What strange times, when politicians are forced into inadvertent honesty. It would be hilarious, if it wasn’t so depressing. To cheer you up then, here is some footage of cats in space.

  1. “…Or Crack Me”, as someone on Twitter creatively added.
Categories
Humour Technology

Set Your Child to ‘Record’

Ho Ho. Time again for one of my jolly Christmas tirades. About now it is as seasonal as robins roasted on an open fire to advertise toys to kids. Is Wrong. It’s like marketing flight to penguins. Children cannot actually buy toys, no matter how hard they try. These commercials should not be shown until the kids are in bed, like those for other drugs.

Not all toy adverts are aimed at children though. I saw one for a vast Fisher-Price toddler entertainment unit, obviously aimed at parent rather than off-sprog. Its slogan was “Oh the possibilities!” It didn’t really mean “Think of the possibilities of the great big shiny  thing with loads of knobs to push!” It meant “Think of the possibilities for your little baby if you buy them all this crazy stimulating plastic shit they’ll grow up to be something clever and successful like a surgeon or a lawyer!”

Or even an advertising executive. Give the kids enough brightly-coloured stuff that makes noise, the sales pitch goes, and they’ll grow up to be hyper-intelligent Übermenschen. Bollocks. For once I agree wholeheartedly with Steven Pinker, you can’t stimulate kids into brilliance by throwing money at them. The difference between ‘to play with’ and ‘to understand’ may just be a matter of degree, but what is there in a baby-crawler to understand? Nothing. Kids learn not by twirling pointless plastic things but by interacting with others. These so-called ‘educational’ toys though are often put to quite the opposite end – keeping kids out of adult hair. You can’t help but wonder if they have anything to do with the apparent rise in autism.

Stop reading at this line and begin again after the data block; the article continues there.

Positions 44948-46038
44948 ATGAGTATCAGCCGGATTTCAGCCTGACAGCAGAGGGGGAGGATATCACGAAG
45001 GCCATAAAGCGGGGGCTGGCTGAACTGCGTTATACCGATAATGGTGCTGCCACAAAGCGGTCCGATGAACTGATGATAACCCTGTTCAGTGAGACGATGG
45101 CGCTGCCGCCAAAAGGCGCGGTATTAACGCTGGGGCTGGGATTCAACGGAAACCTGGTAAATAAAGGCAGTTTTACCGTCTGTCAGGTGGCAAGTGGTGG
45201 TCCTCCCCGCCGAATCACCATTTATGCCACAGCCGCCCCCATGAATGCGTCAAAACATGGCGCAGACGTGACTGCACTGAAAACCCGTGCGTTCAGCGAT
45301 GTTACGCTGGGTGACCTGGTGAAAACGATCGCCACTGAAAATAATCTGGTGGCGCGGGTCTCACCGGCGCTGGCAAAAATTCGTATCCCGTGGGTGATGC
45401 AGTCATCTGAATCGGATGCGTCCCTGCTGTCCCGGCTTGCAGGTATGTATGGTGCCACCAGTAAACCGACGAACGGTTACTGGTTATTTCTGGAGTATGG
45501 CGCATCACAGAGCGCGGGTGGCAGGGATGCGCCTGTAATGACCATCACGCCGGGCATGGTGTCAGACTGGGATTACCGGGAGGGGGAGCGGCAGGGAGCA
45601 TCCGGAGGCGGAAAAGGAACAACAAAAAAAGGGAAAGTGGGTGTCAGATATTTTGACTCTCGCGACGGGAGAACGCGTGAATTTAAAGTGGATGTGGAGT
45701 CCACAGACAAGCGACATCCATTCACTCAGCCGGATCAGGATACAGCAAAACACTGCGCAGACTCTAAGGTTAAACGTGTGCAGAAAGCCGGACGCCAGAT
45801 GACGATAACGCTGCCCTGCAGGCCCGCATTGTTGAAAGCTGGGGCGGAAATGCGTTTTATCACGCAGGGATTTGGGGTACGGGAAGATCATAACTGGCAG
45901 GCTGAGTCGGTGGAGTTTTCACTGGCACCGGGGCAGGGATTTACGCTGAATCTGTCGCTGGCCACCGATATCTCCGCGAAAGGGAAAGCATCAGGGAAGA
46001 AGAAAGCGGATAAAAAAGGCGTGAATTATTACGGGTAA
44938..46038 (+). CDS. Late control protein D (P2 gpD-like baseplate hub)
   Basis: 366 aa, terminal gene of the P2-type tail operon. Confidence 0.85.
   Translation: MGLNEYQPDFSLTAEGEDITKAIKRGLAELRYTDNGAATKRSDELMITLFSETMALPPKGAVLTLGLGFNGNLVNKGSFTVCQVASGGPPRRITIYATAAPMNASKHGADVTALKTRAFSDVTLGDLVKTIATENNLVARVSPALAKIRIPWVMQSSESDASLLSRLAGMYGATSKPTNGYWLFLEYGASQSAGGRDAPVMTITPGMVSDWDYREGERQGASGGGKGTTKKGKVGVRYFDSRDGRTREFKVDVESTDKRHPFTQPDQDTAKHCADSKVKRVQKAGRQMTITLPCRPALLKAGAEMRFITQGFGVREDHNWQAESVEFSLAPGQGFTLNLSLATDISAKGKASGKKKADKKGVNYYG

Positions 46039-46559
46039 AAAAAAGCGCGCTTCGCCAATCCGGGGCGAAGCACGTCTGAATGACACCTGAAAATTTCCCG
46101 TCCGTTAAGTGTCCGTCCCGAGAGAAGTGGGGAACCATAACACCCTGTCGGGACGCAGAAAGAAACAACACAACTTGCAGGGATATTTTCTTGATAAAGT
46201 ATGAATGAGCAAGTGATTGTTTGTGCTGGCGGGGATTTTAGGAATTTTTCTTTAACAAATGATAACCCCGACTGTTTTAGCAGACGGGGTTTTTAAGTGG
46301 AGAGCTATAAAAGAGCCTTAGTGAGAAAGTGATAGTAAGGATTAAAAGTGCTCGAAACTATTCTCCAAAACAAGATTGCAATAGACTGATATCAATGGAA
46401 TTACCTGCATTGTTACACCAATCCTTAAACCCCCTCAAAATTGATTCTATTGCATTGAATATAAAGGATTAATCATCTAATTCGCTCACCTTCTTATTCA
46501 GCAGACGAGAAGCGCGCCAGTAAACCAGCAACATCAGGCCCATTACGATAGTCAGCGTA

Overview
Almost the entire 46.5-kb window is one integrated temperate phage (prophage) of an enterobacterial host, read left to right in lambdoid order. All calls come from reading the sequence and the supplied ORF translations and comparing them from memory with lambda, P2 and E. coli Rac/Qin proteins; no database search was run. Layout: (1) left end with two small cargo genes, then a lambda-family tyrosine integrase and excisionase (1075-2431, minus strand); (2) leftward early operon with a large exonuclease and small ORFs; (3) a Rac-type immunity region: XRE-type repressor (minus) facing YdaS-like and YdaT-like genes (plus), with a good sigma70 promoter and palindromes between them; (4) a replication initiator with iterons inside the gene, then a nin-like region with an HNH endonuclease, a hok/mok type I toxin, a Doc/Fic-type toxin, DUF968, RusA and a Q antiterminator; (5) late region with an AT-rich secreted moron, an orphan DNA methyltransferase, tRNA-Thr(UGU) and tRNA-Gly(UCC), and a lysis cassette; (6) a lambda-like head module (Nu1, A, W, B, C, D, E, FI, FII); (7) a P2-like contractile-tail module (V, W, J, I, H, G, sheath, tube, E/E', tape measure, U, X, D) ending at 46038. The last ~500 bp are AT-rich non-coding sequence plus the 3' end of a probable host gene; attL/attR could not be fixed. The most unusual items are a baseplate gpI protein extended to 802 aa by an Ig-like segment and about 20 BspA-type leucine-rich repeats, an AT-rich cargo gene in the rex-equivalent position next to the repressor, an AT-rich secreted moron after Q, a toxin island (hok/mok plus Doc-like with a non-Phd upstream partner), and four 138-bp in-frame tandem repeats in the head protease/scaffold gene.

So toy commercials should perhaps be kept away from the more impressionable parents too. Thankfully the technology now exists. Hard disc video recorders can serve up your evening’s viewing with all the adverts edited out. (No you can’t buy the TiVo here, but you can set up just the same thing using a computer.) At last, commercial-free viewing will be a possibility. All channels will be like the BBC. Except without all the adverts for the BBC.

Unless the advertising industry ban it. They’re trying. The ads, they say, pay for the programs. Therefore if you’re editing out the commercials, you’re watching the programs without paying for them. Not watching adverts, they’re trying to argue, is theft. Hmm. Gives the phrase ‘Pay attention’ a whole new meaning. By the same logic, channel surfing or turning the sound down during the commercial breaks is also stealing from the broadcasters.

So you won’t be able to protect your kids from the toy adverts. In fact unless you want them to be criminals, you’ll have to force them to watch. Don’t look away dear, you’re stealing from Barney.

See you next week. Don’t touch that dial! (Under penalty.)